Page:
Smoking Cessation Efforts Among WISEWOMAN Program Participants, 2014–2018
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Smoking Cessation Efforts Among WISEWOMAN Program Participants, 2014–2018

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  • Alternative Title:
    J Womens Health (Larchmt)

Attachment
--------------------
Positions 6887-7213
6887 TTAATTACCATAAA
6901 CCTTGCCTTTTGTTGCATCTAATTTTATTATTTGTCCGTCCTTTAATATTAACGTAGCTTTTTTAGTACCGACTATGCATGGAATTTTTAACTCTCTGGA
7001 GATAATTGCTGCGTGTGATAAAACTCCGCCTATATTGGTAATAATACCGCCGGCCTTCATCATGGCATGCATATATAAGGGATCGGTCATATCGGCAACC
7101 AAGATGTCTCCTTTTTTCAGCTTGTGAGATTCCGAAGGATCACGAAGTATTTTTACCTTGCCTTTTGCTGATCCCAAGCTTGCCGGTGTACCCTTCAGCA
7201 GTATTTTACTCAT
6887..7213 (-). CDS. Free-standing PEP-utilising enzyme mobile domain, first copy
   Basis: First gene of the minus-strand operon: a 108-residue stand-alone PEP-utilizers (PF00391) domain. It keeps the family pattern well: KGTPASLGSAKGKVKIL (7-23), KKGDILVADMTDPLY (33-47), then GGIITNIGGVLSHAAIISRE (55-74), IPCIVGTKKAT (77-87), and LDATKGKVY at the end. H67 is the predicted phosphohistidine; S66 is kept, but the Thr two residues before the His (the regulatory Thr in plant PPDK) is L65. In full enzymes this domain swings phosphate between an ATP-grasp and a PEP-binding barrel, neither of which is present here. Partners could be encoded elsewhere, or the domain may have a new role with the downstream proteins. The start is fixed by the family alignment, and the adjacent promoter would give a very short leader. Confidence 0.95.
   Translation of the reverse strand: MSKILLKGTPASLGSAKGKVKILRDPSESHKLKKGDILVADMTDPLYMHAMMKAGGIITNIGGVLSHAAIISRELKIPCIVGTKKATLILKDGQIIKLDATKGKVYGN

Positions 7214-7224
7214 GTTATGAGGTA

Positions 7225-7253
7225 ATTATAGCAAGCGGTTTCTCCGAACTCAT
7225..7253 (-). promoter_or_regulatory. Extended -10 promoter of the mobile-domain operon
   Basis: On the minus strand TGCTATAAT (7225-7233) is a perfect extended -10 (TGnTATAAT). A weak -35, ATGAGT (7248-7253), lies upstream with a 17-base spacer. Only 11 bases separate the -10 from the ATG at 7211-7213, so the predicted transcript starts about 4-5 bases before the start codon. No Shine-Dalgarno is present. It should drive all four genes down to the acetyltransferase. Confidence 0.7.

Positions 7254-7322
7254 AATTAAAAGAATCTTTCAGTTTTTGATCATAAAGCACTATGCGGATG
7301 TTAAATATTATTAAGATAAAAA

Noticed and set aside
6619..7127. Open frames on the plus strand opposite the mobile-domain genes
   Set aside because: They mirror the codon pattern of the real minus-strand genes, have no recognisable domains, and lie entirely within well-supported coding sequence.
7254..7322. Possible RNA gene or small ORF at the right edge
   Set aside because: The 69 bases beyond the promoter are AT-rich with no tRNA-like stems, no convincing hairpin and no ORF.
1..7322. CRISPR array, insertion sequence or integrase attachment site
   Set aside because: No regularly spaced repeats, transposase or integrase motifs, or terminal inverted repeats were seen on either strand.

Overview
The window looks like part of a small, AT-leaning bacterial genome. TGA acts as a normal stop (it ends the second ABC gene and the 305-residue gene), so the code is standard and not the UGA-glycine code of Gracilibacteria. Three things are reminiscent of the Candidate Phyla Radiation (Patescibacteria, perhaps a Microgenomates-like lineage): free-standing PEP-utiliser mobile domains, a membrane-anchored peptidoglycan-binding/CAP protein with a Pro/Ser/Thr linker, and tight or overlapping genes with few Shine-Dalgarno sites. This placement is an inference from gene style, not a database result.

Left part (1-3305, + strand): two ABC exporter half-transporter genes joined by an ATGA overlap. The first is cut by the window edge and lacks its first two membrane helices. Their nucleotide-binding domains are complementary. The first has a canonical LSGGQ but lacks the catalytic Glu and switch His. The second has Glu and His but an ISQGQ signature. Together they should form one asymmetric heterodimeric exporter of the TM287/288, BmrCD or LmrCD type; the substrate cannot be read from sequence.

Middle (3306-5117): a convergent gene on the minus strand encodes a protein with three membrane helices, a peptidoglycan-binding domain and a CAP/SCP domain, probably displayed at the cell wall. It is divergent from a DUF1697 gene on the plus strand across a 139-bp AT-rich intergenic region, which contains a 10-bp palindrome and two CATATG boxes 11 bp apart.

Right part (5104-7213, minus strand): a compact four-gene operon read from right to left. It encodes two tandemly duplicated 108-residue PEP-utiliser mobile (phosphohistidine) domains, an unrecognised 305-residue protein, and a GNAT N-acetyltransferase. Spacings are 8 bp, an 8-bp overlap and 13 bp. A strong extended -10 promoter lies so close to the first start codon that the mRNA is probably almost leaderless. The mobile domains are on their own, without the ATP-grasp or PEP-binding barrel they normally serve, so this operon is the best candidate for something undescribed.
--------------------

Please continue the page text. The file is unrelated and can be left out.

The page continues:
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    Smoking is a preventable risk factor for cardiovascular disease (CVD), indicating the importance of smoking cessation. The Centers for Disease Control and Prevention's Well-Integrated Screening and Evaluation for WOMen Across the Nation (WISEWOMAN) Program funded 21 recipients to provide preventative health services, including healthy behavior support services, to low-income, uninsured, or underinsured women, between 40 to 64 years of age, aimed at lowering CVD risk for women from January 2014 to June 2018. This article explores WISEWOMAN's smoking prevalence and smoking cessation efforts. Analyses were conducted to assess smoking status and other CVD risk factors among 71,671 unique women from all 21 WISEWOMAN funded recipients. Information on CVD risk factors, including smoking status, were collected. Women who were identified as currently smoking during their initial visit were referred to smoking cessation services and their smoking status was revisited during their rescreening. The overall smoking cessation prevalence was 16.9% during the funding cycle. This small increase from the previous iteration of WISEWOMAN (14.9%), supports WISEWOMAN's continued emphasis on smoking cessation through community-clinical linkages. The distribution of smoking cessation did vary by race and ethnicity (| < 0.001). Hispanic women had a higher smoking cessation (38.1%) compared to non-Hispanic American Indian/Alaska Native, non-Hispanic Black, and non-Hispanic White women (17.4%, 15.1%, and 13.7% respectively). In the next iteration of the WISEWOMAN Program, it is anticipated that continued emphasis will be placed on achieving health equity among women who smoke, to reduce CVD risk.
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